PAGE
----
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October 2007 Issue
Harvest Trout
by Philip R. Gantt
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Welcome to Seasoned Cooking and to Phil's International Flair!

Fall is the time of the year when trout fishing is at its best in most regions of the country. The water temperatures are dropping and the fish are feeding heavily to sustain them through the winter. In rivers without impediments to migration, steelhead will begin migrating upstream to spawn in a manner similar to their cousin, the salmon.

In the Pacific Northwest, cutthroat trout also migrate into streams during the fall and locals call them harvest trout. Similar to steelhead and salmon, cutthroat trout are on a spawning mission. These fish are a sport only species and cannot generally be purchased in the market. From a culinary perspective, however, any type of trout or salmon may be used in the following recipe.

Now, on to the recipe! Be well, and good eating!

 

Harvest Trout

Should you happen to catch your own fish, the following recipe should work great. If you are using fish purchased from a market, select a rainbow trout with firm flesh and clear eyes. Or, as an alternative, you can purchase a frozen whole pink salmon. The pink salmon is generally a bit larger than a trout, and will require longer cooking. The scales should be removed from a salmon before cooking unless you intend to discard the skin after cooking. This isn't necessary when cooking trout under 3 lbs.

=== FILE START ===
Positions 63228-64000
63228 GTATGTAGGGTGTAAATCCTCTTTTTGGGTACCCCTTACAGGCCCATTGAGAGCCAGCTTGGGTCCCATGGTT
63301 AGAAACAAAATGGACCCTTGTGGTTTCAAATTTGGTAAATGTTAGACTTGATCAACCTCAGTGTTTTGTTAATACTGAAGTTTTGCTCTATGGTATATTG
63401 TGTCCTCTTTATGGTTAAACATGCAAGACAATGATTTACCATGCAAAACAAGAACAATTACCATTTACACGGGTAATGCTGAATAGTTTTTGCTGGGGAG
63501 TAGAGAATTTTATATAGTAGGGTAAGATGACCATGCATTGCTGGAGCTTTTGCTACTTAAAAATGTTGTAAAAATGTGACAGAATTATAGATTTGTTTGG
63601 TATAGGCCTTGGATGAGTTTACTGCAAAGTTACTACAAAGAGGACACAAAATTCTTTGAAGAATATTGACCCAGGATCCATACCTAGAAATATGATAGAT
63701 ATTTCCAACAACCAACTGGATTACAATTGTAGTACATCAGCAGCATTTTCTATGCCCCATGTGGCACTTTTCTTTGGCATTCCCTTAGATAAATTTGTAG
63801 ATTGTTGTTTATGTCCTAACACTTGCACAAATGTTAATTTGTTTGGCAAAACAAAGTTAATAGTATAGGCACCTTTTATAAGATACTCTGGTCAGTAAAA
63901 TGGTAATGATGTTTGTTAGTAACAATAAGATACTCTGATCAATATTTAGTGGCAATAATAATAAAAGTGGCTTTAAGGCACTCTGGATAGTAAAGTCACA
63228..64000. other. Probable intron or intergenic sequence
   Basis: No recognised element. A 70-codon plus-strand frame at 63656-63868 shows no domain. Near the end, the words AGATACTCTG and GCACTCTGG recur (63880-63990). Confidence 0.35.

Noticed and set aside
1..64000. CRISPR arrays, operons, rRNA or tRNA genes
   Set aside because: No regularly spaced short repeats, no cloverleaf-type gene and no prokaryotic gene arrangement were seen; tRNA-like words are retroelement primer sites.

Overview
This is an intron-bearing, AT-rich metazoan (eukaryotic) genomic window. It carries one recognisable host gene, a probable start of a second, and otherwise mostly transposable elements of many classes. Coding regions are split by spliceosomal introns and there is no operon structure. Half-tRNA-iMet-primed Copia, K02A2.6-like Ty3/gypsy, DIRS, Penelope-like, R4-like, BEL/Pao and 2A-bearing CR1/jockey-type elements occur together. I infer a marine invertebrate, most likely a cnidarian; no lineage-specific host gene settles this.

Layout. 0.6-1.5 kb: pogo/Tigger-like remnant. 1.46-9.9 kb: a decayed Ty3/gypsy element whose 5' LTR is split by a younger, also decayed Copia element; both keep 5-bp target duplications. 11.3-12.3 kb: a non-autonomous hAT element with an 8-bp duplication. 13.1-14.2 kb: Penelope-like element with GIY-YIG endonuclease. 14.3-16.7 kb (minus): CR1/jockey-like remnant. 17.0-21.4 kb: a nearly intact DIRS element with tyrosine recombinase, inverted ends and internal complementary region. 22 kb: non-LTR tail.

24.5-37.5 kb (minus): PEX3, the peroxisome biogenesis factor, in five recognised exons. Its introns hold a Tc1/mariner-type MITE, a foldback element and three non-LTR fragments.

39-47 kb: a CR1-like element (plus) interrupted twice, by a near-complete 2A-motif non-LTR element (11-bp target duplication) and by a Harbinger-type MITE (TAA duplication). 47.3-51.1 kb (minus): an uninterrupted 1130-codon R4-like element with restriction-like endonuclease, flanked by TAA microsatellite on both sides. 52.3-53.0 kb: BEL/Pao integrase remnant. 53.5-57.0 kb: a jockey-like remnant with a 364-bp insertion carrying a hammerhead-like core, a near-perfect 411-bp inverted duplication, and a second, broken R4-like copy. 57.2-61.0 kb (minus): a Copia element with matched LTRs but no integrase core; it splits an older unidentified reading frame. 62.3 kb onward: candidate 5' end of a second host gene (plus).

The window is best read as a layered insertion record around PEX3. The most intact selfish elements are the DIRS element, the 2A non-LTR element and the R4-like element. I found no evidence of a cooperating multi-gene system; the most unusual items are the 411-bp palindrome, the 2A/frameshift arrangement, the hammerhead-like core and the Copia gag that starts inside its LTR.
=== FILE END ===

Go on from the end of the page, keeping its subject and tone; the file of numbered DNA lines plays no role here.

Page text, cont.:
The flesh of a harvest trout is similar to steelhead, pink or red in color, depending on how long they have been feeding on an ocean diet. Not being strong in flavor, trout lends itself well to seasonings. However, don't over-season trout or you will lose the flavor of the fish.

  • 1 harvest trout, about 1 to 2 lbs
  • 2 springs mint leaves
  • 3 slices of lemon
  • 1 Tbsp. butter
  • 1/4 tsp. dried tarragon
  • Salt and pepper to taste
Thoroughly wash the fish and place it on a sheet of foil. Sprinkle salt and pepper on the surface and inside the body cavity. Place the mint and sliced lemon into the cavity and place thin slices of butter on the skin of the fish. Sprinkle the tarragon on top and fold the foil to seal the fish inside. Bake in a preheated oven for 12 minutes and then leave the fish rest for 5 minutes before opening the foil.

Serve with lemon wedges and parsley as a garnish.

  • Yields: 2 servings
  • Preparation Time: 25 minutes
 



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